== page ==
Lord Falconer of Thoroton: There are no dedicated drug courts, as such, being piloted in England and Wales but we are currently looking to build on best court practice in the management of the court review process for the drug treatment and testing order, the nearest comparable arrangement we have in England and Wales to drug courts in other jurisdictions. Preparation work is under way in three court areas in England to pilot and evaluate good practice approaches, including the use of selected magistrates trained in drug misuse issues. But we shall evaluate the lessons learned from them with a view to promoting best practice throughout England and Wales.

Lord Adebowale asked Her Majesty's Government:

    What assessment has been made of the effectiveness of drug courts.[HL2525]

Lord Falconer of Thoroton: There are no established drug courts operating in England and Wales. The nearest comparable arrangement is the court review process for the drug treatment and testing order (DTTO).

The assessment of Probation Service supervising officers is that the statutory court review of an offender's progress on a DTTO is helpful in maintaining the individual's motivation to complete the order and is welcomed by both offenders and sentencers.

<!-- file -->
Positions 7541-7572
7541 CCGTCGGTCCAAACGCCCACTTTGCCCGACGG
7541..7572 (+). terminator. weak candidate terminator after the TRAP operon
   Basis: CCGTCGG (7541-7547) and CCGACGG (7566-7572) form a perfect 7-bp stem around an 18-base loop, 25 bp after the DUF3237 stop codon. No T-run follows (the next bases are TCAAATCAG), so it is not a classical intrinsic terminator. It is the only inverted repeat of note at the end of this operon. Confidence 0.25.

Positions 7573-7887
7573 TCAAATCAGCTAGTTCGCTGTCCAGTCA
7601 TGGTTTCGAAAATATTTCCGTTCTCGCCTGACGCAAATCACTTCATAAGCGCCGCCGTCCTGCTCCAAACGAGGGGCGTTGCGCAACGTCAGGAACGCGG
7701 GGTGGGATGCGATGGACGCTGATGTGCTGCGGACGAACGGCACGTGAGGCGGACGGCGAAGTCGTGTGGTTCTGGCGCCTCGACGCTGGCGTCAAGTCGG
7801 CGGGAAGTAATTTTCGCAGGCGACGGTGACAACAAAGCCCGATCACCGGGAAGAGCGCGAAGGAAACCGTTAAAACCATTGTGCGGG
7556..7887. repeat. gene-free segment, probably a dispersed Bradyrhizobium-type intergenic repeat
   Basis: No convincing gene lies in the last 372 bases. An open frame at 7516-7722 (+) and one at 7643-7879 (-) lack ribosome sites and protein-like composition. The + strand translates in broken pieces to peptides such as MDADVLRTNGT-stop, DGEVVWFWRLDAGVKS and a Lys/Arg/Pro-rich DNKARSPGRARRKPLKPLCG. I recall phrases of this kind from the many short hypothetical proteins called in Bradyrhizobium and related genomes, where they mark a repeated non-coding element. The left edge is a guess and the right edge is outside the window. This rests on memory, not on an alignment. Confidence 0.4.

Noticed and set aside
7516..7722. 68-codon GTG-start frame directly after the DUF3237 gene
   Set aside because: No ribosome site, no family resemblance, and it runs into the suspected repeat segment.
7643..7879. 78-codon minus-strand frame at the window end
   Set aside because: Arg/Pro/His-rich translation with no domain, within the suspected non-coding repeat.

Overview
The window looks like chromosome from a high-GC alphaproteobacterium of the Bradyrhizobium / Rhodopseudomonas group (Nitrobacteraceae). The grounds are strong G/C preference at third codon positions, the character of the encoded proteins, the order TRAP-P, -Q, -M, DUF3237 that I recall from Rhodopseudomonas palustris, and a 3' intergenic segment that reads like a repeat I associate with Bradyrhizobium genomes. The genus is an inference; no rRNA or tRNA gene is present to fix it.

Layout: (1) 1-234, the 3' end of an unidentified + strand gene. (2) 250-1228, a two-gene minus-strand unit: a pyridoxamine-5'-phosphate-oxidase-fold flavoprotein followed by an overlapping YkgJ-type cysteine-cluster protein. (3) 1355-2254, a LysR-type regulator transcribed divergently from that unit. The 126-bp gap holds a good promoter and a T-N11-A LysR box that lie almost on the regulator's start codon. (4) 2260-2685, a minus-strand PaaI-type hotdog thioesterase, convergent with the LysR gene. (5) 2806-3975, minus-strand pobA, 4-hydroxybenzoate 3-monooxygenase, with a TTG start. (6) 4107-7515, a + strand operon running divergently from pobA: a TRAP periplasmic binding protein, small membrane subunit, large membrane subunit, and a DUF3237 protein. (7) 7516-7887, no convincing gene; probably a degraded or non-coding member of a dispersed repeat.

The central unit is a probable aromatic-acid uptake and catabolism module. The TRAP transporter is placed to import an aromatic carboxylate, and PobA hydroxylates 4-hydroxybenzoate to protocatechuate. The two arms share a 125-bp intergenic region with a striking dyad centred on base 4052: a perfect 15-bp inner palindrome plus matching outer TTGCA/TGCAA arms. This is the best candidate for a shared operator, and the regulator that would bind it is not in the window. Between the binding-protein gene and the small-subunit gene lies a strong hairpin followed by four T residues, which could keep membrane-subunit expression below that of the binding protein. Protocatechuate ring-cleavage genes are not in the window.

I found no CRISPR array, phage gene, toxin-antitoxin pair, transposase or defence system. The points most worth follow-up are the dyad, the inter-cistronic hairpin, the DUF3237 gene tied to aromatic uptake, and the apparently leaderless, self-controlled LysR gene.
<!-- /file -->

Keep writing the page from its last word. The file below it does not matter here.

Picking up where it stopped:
Pilots are to be introduced in three court areas in England to examine good practice approaches in the management of the court review process for the DTTO. The pilots will be monitored and evaluated.

Lord Adebowale asked Her Majesty's Government:

    What recent discussions they have had with the Council of Europe on the effectiveness of drug courts.[HL2526]

Lord Falconer of Thoroton: UK representatives attended a Council of Europe Pompidou Group conference: "European Perspectives on Drug Courts" from 27 to 28 March 2003. My officials will consider the conference report and conclusions.

Iraq: UK Treatment of Prisoners

Lord Oakeshott of Seagrove Bay asked Her Majesty's Government:

    What discussions they have had with the United States Government about the treatment of prisoners captured by British and United States forces in Iraq; and whether they have agreed common criteria for treating any prisoners as not being entitled to the protection of the Geneva convention.[HL2451]

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The Parliamentary Under-Secretary of State, Ministry of Defence (Lord Bach): Treatment of those captured during a period of hostilities are matters for those who capture them (the detaining power). Prisoners captured by United Kingdom forces in Iraq will be treated according to our obligations under the Geneva conventions. Those who are not entitled to prisoner of war status will, nevertheless, be treated humanely and decently. We are confident that the United States will do likewise.

Defence Bills Agency

Lord Hoyle asked Her Majesty's Government:

    What the key targets are for financial year 2003–04 for the Defence Bills Agency.[HL2616]

Lord Bach: Key targets have been set for the chief executive of the Defence Bills Agency (DBA) for the financial year 2003–04. The targets, which build on the already high standards of service provided by the agency since its formation in 1996, are as follows: